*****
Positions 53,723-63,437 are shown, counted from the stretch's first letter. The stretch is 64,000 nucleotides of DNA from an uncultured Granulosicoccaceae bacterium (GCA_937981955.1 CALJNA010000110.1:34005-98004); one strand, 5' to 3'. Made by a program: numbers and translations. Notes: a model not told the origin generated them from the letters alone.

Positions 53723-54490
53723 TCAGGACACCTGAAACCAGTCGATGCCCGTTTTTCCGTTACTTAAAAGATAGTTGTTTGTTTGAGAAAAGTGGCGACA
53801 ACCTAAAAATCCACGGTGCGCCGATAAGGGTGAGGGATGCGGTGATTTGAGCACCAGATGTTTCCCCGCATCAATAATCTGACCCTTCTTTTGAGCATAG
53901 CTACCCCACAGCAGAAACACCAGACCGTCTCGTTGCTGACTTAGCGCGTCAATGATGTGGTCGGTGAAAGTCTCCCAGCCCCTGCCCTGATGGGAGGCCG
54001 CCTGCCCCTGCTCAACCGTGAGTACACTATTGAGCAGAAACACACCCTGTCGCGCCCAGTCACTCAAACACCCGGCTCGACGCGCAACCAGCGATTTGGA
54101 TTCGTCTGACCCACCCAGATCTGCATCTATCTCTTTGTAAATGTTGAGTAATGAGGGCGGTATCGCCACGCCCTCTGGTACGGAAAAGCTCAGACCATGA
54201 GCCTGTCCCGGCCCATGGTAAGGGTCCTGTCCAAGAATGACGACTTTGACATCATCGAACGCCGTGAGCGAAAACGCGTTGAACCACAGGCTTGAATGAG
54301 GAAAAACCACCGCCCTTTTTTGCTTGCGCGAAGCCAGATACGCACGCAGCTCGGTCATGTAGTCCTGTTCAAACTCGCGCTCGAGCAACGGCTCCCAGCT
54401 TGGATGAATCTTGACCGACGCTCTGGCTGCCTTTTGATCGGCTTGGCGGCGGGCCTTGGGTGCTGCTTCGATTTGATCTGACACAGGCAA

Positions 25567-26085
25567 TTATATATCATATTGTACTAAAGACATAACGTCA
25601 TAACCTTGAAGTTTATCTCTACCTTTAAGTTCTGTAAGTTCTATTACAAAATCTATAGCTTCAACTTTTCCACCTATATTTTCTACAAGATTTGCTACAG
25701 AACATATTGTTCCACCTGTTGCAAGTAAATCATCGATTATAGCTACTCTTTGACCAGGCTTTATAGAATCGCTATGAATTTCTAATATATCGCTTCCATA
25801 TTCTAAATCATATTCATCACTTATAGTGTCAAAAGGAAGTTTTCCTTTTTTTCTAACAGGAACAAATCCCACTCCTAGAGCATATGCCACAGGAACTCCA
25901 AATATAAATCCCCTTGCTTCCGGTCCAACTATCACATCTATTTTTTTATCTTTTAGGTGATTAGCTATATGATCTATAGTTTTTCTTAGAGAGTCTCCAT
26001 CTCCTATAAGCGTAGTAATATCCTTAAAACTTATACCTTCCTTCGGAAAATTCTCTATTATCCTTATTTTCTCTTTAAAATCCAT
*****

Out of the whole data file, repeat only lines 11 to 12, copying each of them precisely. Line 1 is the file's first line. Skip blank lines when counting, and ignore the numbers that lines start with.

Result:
Positions 25567-26085
25567 TTATATATCATATTGTACTAAAGACATAACGTCA